Graf was toopleased to reflect for long on the absence of former No. 1 Monica Seles, who'sstill inactive nine months after being stabbed by an attacker in Hamburg,Germany. But Graf admitted that she finds the game more interesting when shehas a challenge. Without Seles or Jennifer Capriati, who has taken a sabbaticalto finish high school, the women's draw seemed almost vacant.
Until, that is,Graf met Lindsay Davenport, a 17-year-old Californian who checks in at6'2". Davenport is an unselfconscious giggler who resembles Rosie O'Donnellmore than Rosie Casals. On the court, though, she has the strokes of a serialkiller. She upset sixth-seeded Mary Joe Fernandez en route to thequarterfinals, where she lost 6-3, 6-2 to Graf.
No sooner hadGraf dealt with Davenport than along came Date, who had upset third-seededConchita Martinez in the quarters. Date is an ambidextrous wonder who is farbetter than she showed in a 6-3, 6-3 loss to Graf. A resolute Japanese patriotwho has had to be ordered by the Women's Tennis Association to learn English,Date cooked her own rice lunches in Melbourne and had acupuncture in her kneesafter every match. She rose to No. 7 in the rankings with her performance inAustralia.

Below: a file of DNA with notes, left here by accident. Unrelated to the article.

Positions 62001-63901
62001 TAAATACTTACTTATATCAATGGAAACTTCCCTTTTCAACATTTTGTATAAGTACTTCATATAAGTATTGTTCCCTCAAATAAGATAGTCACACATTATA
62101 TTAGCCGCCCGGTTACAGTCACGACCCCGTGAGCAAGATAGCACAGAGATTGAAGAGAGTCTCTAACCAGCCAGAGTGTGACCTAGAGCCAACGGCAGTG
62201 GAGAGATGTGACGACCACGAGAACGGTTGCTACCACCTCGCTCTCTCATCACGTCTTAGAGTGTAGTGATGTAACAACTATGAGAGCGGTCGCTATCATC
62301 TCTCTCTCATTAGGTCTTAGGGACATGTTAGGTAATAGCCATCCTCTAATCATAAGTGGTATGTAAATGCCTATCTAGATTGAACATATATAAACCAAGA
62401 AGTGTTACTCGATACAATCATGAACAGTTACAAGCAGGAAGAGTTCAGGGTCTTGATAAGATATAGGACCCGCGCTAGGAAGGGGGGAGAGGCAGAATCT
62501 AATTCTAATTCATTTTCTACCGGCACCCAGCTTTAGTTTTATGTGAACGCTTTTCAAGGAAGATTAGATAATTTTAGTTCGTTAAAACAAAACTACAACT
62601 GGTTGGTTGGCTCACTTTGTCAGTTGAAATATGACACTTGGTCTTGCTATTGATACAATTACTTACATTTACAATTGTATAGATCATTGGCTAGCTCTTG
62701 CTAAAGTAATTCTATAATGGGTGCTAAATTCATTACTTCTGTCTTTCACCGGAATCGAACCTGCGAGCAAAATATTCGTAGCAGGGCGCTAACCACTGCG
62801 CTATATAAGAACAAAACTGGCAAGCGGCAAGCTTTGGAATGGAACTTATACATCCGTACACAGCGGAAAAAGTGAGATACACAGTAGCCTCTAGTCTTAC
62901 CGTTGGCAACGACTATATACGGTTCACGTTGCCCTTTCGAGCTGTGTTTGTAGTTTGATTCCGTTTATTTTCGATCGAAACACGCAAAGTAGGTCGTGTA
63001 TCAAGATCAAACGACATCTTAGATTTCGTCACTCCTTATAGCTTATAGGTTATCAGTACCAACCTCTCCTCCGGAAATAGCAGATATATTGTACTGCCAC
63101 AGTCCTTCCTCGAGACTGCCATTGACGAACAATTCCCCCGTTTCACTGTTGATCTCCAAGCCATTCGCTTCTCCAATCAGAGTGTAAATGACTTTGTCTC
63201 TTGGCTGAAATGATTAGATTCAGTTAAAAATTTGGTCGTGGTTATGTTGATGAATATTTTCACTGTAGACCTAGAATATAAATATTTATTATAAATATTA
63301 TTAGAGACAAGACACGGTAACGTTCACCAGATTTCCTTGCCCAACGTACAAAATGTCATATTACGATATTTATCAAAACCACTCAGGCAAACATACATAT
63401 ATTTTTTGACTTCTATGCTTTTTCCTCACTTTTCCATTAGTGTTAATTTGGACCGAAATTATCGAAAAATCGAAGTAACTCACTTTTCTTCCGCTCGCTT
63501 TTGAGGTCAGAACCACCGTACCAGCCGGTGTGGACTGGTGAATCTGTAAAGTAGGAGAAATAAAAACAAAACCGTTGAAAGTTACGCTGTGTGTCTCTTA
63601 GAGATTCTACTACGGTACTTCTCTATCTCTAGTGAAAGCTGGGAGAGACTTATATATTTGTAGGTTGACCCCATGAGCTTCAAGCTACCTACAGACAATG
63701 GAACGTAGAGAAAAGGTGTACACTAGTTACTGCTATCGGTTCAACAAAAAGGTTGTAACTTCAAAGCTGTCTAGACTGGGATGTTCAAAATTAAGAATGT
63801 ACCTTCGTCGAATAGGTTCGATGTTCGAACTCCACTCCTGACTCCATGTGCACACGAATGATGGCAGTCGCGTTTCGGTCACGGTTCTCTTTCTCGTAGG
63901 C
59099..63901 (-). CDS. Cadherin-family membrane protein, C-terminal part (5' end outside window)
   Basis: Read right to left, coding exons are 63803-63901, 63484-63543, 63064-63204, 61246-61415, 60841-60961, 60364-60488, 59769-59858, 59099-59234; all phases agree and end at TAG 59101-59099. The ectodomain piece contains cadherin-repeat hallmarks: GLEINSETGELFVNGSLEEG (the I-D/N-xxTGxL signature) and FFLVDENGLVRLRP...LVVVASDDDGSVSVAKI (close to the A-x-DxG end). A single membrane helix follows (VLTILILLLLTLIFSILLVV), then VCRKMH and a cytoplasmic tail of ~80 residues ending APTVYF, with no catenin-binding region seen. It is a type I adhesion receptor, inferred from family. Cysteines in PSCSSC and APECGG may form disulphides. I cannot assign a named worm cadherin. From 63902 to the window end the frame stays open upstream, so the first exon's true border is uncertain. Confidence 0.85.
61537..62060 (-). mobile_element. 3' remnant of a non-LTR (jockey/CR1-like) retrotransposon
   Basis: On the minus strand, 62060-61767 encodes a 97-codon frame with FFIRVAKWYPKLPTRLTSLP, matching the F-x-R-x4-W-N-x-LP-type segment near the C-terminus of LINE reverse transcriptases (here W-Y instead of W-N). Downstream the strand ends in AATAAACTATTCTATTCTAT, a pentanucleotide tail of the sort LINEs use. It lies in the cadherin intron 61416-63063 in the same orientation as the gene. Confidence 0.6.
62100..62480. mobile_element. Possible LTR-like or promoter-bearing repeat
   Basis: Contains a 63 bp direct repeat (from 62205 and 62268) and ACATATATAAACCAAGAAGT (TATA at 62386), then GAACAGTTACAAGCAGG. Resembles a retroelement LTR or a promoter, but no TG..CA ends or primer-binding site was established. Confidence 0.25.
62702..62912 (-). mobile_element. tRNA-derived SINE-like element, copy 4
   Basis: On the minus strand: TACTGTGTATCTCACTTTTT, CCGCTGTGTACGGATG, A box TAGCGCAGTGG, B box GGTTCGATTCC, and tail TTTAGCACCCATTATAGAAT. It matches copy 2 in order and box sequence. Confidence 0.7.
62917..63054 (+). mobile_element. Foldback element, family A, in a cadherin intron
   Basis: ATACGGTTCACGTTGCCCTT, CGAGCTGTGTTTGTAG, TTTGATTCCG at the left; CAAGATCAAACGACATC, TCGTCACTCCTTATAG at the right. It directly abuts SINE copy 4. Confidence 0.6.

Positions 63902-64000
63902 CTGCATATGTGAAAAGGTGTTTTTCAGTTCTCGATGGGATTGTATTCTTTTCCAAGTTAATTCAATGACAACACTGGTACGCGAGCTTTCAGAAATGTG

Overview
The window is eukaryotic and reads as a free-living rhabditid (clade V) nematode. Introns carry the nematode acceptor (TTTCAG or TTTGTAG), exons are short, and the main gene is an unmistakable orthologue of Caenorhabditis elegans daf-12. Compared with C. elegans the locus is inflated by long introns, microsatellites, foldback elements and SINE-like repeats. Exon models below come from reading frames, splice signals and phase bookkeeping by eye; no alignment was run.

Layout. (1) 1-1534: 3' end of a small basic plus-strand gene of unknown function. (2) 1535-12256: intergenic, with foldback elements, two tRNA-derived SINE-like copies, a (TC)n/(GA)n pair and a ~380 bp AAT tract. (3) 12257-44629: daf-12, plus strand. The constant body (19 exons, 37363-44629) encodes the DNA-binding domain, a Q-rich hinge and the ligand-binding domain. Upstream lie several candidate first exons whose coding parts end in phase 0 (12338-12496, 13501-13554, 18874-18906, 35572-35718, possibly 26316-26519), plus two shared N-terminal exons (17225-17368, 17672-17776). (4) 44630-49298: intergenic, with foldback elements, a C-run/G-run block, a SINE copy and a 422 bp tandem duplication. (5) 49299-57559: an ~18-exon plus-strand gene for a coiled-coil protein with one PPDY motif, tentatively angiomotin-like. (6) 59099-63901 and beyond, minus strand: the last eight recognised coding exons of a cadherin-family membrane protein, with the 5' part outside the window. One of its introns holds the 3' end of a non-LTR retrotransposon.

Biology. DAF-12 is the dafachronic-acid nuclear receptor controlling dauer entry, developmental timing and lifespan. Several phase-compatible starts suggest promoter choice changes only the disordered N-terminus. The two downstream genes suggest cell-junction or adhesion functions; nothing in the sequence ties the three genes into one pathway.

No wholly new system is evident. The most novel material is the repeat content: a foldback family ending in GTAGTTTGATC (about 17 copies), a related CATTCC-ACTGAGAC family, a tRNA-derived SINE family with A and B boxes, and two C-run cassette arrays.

While Davenportand Date preoccupied Graf for only so long, Sànchez Vicario could not preoccupyher at all; she won only 12 points in getting bageled in the first set. UnlessSeles returns, Graf could repeat her 1988 Grand Slam. Indeed, she may be aneven better player than she was five years ago.
Sampras,meanwhile, played with such power and grace that the absence of Boris Becker,Andre Agassi and Michael Chang was all but forgotten. Becker was in Germanycelebrating the birth of his first child. Agassi was in Las Vegas recoveringfrom wrist surgery. Chang simply didn't want to play. Their presence wouldn'thave mattered.
The reticentSampras says he likes to do his talking with his racket. Well, then, this wasoratory. After surviving a five-set scare from an unknown Russian named YevgenyKafelnikov in the second round, Sampras noticeably improved with each match. Anindication of the exquisite form he reached was his shockingly easy 6-3, 6-4,6-4 semifinal defeat of two-time defending champion Jim Courier. Sampras hasdefeated Courier in six of their last seven meetings, leaving Courier at a lossas to what to do. "Maybe break his leg on a changeover," Couriersaid.